For example, a number of students wrote comments indicating they
now had an "internalized reader" guiding their writing process:
I don' t just think of myself when I write my essay. I think
about who else is going to read my paper, so I take that into
consideration and try to do my best to make the essay understandable. (Adrian)
During the [Integrated] English course, I have drastically improved on my essay in many aspects. First of all .. . my essay's
organization was not well-tuned, but in fact it mislead and
confused my reader. Now my essay is well-oiled and guides
the reader smoothly through the essay, with a general introduction that warns and prepares the reader of what's to come,
106
body paragraphs that expound deeply upon the certain topic,
and a conclusion that sums up what the reader read. (Sydney)
Other students made comments suggesting that the integrated
course has taught them to "see" their own writing as they "see" the
writing that they read:
As a writer, it is important to me to join "things" together because it shows the level the writer is at. For example, the sentences in a children's book are very short while the sentences
in a novel, college level writing, are quite long in comparison.
(Jason)
You learn that peer review is a process that helps you see things
through the eyes of the reader. If the reader doesn't understand what you are talking about, then the paper needs some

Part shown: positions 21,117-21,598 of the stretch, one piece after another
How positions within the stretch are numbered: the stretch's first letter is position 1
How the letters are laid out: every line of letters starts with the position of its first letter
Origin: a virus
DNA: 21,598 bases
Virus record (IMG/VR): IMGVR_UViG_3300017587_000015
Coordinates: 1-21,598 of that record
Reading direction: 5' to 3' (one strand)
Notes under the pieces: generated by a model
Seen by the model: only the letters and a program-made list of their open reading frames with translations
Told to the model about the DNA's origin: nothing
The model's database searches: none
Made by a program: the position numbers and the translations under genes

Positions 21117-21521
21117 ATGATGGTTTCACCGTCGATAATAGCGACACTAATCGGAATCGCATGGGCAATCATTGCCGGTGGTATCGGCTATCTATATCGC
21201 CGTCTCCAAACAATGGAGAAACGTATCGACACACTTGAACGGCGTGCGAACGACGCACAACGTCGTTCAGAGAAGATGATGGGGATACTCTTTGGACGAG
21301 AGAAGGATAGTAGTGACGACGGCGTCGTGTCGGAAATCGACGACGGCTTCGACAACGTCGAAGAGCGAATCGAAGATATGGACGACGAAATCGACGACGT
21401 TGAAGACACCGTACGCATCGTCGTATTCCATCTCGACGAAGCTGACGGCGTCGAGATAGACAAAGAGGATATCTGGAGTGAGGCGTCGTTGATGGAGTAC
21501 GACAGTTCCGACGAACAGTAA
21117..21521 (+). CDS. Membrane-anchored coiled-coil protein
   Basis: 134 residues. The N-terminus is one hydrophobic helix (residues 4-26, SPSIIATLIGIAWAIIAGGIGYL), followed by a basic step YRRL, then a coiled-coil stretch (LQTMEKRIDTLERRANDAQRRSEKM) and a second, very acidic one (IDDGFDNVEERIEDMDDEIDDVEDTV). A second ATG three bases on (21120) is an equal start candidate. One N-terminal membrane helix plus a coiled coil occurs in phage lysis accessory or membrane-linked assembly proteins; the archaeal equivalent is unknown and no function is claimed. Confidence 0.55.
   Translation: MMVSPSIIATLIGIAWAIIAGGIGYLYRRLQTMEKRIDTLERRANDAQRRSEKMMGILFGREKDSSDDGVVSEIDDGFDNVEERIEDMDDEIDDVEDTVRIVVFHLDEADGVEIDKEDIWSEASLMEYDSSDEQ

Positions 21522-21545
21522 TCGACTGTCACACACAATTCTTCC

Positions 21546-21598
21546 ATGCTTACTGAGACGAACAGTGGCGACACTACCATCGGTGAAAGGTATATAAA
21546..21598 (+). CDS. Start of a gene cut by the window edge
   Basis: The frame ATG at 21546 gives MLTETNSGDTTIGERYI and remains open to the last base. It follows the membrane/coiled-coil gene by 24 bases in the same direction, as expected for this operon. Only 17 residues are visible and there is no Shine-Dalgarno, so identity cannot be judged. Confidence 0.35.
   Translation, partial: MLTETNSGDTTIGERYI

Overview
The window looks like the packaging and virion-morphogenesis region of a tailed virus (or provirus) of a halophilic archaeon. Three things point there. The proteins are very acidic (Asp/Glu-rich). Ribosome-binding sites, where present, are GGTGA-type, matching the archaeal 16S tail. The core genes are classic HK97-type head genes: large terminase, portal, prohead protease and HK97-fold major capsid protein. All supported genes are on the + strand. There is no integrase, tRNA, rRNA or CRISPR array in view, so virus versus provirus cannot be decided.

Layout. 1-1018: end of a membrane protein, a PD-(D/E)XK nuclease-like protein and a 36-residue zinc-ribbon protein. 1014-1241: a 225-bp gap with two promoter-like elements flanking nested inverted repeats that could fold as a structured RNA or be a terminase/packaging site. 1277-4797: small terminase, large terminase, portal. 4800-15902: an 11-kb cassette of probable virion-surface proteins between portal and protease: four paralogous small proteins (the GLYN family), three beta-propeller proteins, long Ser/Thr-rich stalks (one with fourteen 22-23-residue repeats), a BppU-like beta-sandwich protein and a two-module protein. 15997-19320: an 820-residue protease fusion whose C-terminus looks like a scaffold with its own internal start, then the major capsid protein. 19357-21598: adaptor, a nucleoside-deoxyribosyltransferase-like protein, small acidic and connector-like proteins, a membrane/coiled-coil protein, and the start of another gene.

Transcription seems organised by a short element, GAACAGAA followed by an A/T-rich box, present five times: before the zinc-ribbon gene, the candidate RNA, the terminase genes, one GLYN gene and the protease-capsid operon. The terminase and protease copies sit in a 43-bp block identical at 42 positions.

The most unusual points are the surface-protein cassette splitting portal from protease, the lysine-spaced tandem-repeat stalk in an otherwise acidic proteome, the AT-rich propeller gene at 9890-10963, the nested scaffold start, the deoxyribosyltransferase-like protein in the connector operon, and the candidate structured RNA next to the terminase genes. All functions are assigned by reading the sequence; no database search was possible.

improvement. (Myeisha)
And still others commented on how the course had affected their
self-perceptions as readers, writers, and learners:
It has been a long process for me to get to this point as a reader
and writer. When entering this course, I really did not know
anything that I have learned so far. I am glad that I did not
know anything because I was able to actually LEARN in this
class which is something I have not done for so long. Not only
did I learn, but I learned it in different ways that seem exciting
to me. (Melissa)
Every lesson taught in this course is developed to enhance your
talents as a reader and writer; therefore, take advantage of every lesson. Indeed, there wl.ll be lessons that you may not appreciate at the very moment taught but believe me, these lessons will play major roles when reading and writing during
this class and in future academic and non-academic experiences. I remember having little enthusiasm when first introduced to pre-reading tactics, skills like PPP, KWL+, and notetaking, but I later found these skills to be extremely necessary
when reading-duh! (Denise)
My confidence in expressing thoughts through writing was
built by friends in class who have been of great support and
my own improvement which made me dare for more. . .. While
training to improve my reading skills, I've gained not only
speed and accuracy with comprehension but also confidence
in my learning abilities. (Tiffany)
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Second-Year Composition Pass Rates. As part of the assessment
of the integrated reading/writing program, we were interested in how
students progress when they leave the program and complete the next
level course, second-year written composition. As Table 7 points out,
students who arrived in English 214 via the integrated reading/writing program successfully completed the course at a higher rate (97%)
than those who arrived in English 214 by conventional routes (90% ).
Table 7
Second-Year Compositio n (English 214) Comparative Pass Rate s, Fall 2002
Total Students
Total Pass
Total Not Passing
Integrated
76b
74 (97% )
2 (3%)
Control
967
869 (90% )
98 (10% )
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a The control group for this assess ment was an aggregrate of g r ades from a ll sections of
English 214, minus the g rades of the 76 s tudents from the integrated course.